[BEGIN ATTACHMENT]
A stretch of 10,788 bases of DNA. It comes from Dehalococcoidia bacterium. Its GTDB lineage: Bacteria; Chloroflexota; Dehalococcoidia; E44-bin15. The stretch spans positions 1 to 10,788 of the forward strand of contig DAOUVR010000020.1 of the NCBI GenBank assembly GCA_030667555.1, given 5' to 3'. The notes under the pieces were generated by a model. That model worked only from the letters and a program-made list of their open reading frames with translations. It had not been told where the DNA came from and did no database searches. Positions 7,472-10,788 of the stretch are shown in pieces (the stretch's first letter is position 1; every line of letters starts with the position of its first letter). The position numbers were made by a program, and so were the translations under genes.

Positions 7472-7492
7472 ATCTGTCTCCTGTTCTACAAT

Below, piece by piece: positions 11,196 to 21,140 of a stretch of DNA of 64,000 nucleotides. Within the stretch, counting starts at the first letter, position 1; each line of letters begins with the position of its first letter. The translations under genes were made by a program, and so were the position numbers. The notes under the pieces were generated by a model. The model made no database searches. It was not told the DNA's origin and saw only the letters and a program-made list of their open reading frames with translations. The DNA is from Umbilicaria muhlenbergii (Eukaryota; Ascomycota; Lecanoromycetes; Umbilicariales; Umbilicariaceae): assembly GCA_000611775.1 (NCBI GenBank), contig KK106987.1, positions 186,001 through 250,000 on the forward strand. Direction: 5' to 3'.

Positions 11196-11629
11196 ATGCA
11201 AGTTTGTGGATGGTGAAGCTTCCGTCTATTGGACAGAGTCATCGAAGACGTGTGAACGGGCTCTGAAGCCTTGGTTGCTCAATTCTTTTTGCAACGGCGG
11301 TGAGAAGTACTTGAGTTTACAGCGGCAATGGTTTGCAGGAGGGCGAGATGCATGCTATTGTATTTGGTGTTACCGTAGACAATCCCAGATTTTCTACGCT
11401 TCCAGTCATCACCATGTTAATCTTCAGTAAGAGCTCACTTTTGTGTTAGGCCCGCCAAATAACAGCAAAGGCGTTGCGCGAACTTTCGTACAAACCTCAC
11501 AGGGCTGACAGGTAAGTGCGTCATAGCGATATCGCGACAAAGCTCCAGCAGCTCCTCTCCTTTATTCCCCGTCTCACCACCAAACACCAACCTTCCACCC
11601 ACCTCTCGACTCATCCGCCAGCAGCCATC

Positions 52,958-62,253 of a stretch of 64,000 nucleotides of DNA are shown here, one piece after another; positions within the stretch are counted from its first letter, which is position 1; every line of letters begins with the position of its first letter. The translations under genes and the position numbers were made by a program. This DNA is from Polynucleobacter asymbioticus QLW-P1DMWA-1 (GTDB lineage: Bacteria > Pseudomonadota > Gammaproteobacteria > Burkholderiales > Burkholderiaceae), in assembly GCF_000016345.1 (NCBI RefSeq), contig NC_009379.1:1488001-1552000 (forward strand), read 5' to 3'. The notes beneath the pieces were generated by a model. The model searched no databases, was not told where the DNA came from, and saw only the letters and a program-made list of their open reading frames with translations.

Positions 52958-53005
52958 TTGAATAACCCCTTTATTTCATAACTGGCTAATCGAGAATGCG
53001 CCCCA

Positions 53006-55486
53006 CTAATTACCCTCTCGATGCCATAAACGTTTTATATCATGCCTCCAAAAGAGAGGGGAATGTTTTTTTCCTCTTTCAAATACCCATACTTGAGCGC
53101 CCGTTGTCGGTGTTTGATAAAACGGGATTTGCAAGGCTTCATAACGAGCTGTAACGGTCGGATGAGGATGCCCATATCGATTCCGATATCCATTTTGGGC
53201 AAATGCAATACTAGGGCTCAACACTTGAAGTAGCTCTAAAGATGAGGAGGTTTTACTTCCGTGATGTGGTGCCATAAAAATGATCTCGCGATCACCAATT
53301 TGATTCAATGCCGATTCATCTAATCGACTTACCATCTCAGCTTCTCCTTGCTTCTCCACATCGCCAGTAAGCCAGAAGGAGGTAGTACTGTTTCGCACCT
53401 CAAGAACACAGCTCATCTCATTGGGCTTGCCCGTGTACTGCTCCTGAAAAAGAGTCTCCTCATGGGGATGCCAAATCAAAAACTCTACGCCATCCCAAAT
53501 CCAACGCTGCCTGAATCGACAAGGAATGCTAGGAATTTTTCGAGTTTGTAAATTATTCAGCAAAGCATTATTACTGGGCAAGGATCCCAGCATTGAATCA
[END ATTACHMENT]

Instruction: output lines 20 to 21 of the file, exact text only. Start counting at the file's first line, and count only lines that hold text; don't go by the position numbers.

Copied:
53301 TGATTCAATGCCGATTCATCTAATCGACTTACCATCTCAGCTTCTCCTTGCTTCTCCACATCGCCAGTAAGCCAGAAGGAGGTAGTACTGTTTCGCACCT
53401 CAAGAACACAGCTCATCTCATTGGGCTTGCCCGTGTACTGCTCCTGAAAAAGAGTCTCCTCATGGGGATGCCAAATCAAAAACTCTACGCCATCCCAAAT